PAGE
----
As Election Day Nears, Drug Companies Pour $22 Million into Ballot Battle

Jiali Li | October 24, 2016

Photo credit: JOE KLAMAR/AFP/Getty Images

October 24, 2016 - On Wednesday, 27 pharmaceutical firms contributed almost $22 million to fight Proposition 61, a measure that would limit the price California pays for prescription drugs.

The one-day tally is more than the total amount of money raised for and against 11 of the 17 measures on the state’s November ballot, a MapLight analysis has found.

This late surge in donations suggests the pharmaceutical industry is worried Prop. 61 will pass. Some polls have indicated that a majority of likely voters support price limits.

Wednesday’s contributions were part of the $109 million drug companies and their trade association have given to defeat Prop. 61. The initiative’s supporters, which include the AIDS Healthcare Foundation and the California Nurses Association Political Action Committee, have raised $14.5 million. Total contributions for and against the measure have topped $123 million, making it the most expensive ballot battle this election.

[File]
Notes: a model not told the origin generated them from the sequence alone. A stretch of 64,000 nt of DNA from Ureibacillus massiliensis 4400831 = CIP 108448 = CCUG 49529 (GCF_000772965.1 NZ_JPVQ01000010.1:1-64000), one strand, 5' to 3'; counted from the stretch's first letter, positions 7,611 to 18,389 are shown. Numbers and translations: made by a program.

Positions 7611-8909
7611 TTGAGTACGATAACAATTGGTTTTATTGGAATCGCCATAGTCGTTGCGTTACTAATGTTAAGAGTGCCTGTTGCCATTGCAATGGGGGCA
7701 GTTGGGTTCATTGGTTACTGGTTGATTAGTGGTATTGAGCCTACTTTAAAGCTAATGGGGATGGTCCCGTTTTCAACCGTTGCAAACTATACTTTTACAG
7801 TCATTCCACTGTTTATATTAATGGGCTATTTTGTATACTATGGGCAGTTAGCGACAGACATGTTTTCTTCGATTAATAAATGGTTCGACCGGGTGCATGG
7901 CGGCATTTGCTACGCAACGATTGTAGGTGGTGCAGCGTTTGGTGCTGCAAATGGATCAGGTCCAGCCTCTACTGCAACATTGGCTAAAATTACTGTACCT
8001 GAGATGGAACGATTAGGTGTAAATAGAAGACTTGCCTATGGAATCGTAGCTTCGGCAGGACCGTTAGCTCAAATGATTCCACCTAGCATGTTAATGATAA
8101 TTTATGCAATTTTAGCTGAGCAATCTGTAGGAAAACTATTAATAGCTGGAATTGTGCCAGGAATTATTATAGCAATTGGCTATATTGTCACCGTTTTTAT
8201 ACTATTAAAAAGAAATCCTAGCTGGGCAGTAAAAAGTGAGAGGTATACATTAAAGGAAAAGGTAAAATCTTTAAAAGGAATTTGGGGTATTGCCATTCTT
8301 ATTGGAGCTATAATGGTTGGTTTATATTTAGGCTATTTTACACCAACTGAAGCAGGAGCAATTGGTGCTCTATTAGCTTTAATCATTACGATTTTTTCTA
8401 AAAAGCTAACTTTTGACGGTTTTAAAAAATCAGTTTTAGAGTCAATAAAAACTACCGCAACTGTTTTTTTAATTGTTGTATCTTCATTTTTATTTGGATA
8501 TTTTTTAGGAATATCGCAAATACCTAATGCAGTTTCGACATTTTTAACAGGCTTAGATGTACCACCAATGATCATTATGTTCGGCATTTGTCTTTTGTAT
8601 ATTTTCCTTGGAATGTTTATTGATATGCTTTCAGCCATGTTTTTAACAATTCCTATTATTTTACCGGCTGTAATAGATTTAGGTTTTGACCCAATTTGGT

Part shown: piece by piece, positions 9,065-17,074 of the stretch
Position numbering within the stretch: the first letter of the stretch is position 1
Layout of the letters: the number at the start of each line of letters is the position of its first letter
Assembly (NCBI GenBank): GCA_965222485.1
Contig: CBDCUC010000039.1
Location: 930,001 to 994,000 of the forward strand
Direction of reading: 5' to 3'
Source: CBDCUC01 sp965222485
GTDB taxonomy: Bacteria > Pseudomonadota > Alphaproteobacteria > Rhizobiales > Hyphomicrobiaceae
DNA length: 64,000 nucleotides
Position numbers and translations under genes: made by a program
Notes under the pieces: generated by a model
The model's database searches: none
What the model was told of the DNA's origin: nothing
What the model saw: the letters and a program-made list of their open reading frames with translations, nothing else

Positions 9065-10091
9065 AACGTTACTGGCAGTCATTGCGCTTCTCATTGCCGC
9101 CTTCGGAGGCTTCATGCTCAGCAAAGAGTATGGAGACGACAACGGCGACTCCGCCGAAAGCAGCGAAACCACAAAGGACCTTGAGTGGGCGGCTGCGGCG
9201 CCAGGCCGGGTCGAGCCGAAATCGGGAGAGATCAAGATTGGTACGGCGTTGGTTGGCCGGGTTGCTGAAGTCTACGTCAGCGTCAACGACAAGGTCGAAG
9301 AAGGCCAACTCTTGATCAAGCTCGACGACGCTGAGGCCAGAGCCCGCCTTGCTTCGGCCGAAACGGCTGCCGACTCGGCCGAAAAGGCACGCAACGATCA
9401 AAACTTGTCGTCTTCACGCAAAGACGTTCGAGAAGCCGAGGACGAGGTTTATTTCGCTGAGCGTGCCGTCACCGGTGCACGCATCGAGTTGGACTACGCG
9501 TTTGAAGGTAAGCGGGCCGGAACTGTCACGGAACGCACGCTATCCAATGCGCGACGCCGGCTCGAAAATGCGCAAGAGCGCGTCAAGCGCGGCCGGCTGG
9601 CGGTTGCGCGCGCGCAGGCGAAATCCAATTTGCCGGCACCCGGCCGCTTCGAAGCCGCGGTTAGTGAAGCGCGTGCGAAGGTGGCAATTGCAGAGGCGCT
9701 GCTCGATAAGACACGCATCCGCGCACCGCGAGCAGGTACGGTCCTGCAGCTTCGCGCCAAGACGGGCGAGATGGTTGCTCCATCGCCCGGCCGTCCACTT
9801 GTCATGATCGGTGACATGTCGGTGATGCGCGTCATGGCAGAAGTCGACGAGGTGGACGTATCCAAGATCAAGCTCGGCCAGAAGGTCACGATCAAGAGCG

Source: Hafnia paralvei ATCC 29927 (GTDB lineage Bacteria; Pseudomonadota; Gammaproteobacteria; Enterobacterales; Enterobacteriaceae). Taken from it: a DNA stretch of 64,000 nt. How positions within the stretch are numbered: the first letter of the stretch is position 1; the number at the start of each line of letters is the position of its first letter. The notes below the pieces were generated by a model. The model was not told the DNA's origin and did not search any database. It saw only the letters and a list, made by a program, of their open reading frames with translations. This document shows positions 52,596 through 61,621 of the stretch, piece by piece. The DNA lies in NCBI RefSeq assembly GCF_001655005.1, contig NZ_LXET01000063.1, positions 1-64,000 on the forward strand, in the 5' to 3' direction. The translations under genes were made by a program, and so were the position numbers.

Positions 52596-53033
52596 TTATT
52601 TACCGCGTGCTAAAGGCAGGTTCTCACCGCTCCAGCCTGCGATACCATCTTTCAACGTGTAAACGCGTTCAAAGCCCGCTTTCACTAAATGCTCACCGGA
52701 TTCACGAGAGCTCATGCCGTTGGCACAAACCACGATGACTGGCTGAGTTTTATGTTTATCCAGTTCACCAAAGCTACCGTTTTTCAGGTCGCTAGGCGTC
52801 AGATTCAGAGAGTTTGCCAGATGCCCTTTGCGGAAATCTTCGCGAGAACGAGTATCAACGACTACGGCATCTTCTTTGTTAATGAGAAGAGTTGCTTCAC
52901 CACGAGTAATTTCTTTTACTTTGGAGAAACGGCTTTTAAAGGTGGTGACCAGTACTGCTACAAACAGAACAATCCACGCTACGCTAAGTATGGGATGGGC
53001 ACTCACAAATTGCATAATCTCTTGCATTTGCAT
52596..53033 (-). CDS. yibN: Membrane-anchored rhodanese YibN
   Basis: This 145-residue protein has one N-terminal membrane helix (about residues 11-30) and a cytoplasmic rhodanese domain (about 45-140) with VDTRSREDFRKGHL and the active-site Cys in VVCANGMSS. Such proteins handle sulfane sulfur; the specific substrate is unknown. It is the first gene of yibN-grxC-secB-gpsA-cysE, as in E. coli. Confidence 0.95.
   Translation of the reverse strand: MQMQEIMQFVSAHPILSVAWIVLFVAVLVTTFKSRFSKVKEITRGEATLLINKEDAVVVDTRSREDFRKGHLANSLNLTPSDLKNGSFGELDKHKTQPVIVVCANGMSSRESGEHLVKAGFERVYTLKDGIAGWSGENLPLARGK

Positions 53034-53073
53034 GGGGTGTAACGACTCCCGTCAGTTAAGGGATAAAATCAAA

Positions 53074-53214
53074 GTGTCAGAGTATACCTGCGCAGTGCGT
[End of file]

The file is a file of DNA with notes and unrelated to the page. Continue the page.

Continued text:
Last week also saw a surge in giving from tobacco firms, which contributed $5 million Friday to fight Proposition 56, which would raise the tax on cigarettes by $2 per pack. That is in addition to the more than $10 million the tobacco industry had already given since October 1st.

Prop. 56 has raised nearly $102 million. Tobacco companies have contributed nearly all of the money given to fight the measure -- more than $70 million. A poll taken last month shows a majority of Californians support the tax, but that support may be softening.

With two weeks to go before Election Day, the state’s ballot measure campaigns have raised more than $420 million.

Methodology: MapLight analysis of contributions to committees supporting or opposing ballot measures using data available from the California Secretary of State as of October 24, 2016. The analysis includes contributions given during the election cycle beginning on January 1, 2015, and excludes contributions between allied committees. Searchable contributions data is available on Power Search.

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